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This question has probably been asked before, but...

I started Roth IRAs for my wife and myself with the max $2000 contribution for '98. I placed her $2K in the Vanguard S&P 500 index fund. I want to invest my money in the FF, but don't know if it is too small an amount for that strategy to be effective. For instance, the commissions would eat %5 right off the top, and I might end up only owning 3-4 shares of certain higher priced stocks. Any thoughts?
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I started Roth IRAs for my wife and myself with the max $2000 contribution for '98. I placed her $2K in the Vanguard S&P 500 index fund. I want to invest my money in the FF, but don't know if it is too small an amount for that strategy to be effective. For instance, the commissions would eat %5 right off the top, and I might end up only owning 3-4 shares of certain higher priced stocks. Any thoughts?

The question of how to deal with the Foolish Four or related Beat the Dow strategies if you have only $2000 has been extensively discussed on the Dow Dividend Approach/Foolish 4 Board. You might want to read some of the discussion there, and think about the various options proposed.

Facing the same choice, I invested in one stock. After nine weeks and a 28.4% gain, I sold it. Now I'm looking at the same issue with $2569. I'll probably put it in something real conservative until I can add another $2000 to it next January. At that point, the Fool Four will be a real option.

Patzer
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Greetings, AirCal, and welcome.

I started Roth IRAs for my wife and myself with the max $2000 contribution for '98. I placed her $2K in the Vanguard S&P 500 index fund. I want to invest my money in the FF, but don't know if it is too small an amount for that strategy to be effective. For instance, the commissions would eat %5 right off the top, and I might end up only owning 3-4 shares of certain higher priced stocks. Any thoughts?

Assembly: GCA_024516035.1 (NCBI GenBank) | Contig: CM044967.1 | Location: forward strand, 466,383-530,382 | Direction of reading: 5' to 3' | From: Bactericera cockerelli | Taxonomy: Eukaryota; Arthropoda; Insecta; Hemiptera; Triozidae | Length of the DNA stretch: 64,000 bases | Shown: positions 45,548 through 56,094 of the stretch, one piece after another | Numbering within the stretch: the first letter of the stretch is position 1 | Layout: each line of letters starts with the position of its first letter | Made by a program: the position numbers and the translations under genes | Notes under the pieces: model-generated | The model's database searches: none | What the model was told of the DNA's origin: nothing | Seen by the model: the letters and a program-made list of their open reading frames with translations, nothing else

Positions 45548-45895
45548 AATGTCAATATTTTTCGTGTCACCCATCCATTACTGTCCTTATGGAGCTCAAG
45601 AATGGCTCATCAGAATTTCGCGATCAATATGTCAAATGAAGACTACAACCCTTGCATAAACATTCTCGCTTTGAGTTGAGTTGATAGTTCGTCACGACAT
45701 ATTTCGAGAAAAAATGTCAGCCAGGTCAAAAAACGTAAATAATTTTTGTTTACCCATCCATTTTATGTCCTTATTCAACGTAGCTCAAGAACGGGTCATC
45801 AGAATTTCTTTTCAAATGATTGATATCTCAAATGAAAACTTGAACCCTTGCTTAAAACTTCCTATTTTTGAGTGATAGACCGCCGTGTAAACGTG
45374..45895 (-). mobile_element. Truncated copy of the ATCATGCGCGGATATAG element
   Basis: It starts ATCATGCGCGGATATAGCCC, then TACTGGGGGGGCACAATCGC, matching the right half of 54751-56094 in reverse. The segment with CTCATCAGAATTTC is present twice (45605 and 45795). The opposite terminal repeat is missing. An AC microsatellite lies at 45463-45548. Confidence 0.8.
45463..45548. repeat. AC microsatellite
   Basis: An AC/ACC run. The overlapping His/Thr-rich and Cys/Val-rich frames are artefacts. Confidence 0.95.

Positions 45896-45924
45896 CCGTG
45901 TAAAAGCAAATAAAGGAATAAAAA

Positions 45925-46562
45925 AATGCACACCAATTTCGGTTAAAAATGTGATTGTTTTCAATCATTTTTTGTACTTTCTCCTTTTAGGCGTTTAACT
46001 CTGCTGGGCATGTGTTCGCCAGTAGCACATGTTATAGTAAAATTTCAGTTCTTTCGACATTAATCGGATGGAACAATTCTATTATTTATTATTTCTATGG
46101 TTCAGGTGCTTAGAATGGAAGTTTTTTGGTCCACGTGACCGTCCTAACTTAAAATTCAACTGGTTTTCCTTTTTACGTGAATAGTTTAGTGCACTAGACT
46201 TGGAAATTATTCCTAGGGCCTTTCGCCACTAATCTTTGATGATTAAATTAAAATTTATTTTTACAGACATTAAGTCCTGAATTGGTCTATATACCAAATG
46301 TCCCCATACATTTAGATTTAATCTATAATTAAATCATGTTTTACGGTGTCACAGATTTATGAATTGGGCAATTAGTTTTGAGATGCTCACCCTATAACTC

We believe that you should keep your overall costs to a maximum of 2.5% of your total portfolio, and the lower the better. In your case, the cost of trading exceeds that limit. Therefore, you're probably better off keeping that money in a good no-load index fund like Vanguard's until you achieve enough cash to start trading at the 2% to 2.5% level of costs.

Regards….Pixy


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AirCal:
<the commissions would eat %5 right off the top, and I might end up only owning 3-4 shares of certain higher priced stocks.>

First, how many shares you own is pretty much irrelevant to your situation. Otherwise, owning a single share of Berkshire Hathaway @ ~$77,000 wouldn't have any appeal at all.
Second, while 5% is a large percentage, it really boils down to next to nothing in actual dollar terms. Assuming $10-12 commissions, you're sweating the load over a 12-pack or two of decent beer. Do you lose sleep over buying an extra case of beer? If the FF appeals to you, jump in! Of course, there's always the UV2/RP2 option, which would cut your trading costs in half, with higher volatility (& returns, normally) as the price of those screens. Or you could buy 2 Keystone (or F90, etc.) stocks in a sort of souped-up Dozens. The possibilities are endless.

Chris
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>> Therefore, you're probably better off keeping that money in a good no-load index fund like Vanguard's until you achieve enough cash to start trading at the 2% to 2.5% level of costs. <<

Hmm, in January '99 I can drop in another $2K and start there. I might also consider the 2 stock approach someone else mentions. Part of the problem is I established the IRAs at Schwab, which has $30-$35 commisions as well as IRA fees, before finding out about brokers such as Waterhouse ($12). I've already moved a portion of my portfolio (my Fooling Around Money) to Waterhouse; is it difficult to move an IRA?

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s it difficult to move an IRA?


It's easy. Just go to the Waterhouse page and request a new Webbroker account for IRA. Fill it out, they do the rest.
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Invest in mutual funds. There are funds that invest in the DOW stocks and that is the best you can do now.
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